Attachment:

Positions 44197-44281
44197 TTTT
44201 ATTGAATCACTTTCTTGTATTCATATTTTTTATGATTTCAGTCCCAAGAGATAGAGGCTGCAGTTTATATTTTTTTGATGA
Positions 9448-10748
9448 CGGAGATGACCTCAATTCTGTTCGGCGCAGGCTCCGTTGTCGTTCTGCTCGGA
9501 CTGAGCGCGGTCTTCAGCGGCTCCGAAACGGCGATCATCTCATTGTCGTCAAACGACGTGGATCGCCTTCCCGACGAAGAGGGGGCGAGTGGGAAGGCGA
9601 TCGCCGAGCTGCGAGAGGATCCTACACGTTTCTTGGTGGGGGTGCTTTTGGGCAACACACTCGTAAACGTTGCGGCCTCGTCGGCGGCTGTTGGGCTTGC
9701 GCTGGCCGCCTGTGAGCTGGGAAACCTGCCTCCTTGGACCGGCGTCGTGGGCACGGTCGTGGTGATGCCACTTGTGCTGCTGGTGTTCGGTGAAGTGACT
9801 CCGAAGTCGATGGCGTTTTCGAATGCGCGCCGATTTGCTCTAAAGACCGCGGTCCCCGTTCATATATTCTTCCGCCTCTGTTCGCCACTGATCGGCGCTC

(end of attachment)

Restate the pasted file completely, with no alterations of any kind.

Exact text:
Positions 44197-44281
44197 TTTT
44201 ATTGAATCACTTTCTTGTATTCATATTTTTTATGATTTCAGTCCCAAGAGATAGAGGCTGCAGTTTATATTTTTTTGATGA
Positions 9448-10748
9448 CGGAGATGACCTCAATTCTGTTCGGCGCAGGCTCCGTTGTCGTTCTGCTCGGA
9501 CTGAGCGCGGTCTTCAGCGGCTCCGAAACGGCGATCATCTCATTGTCGTCAAACGACGTGGATCGCCTTCCCGACGAAGAGGGGGCGAGTGGGAAGGCGA
9601 TCGCCGAGCTGCGAGAGGATCCTACACGTTTCTTGGTGGGGGTGCTTTTGGGCAACACACTCGTAAACGTTGCGGCCTCGTCGGCGGCTGTTGGGCTTGC
9701 GCTGGCCGCCTGTGAGCTGGGAAACCTGCCTCCTTGGACCGGCGTCGTGGGCACGGTCGTGGTGATGCCACTTGTGCTGCTGGTGTTCGGTGAAGTGACT
9801 CCGAAGTCGATGGCGTTTTCGAATGCGCGCCGATTTGCTCTAAAGACCGCGGTCCCCGTTCATATATTCTTCCGCCTCTGTTCGCCACTGATCGGCGCTC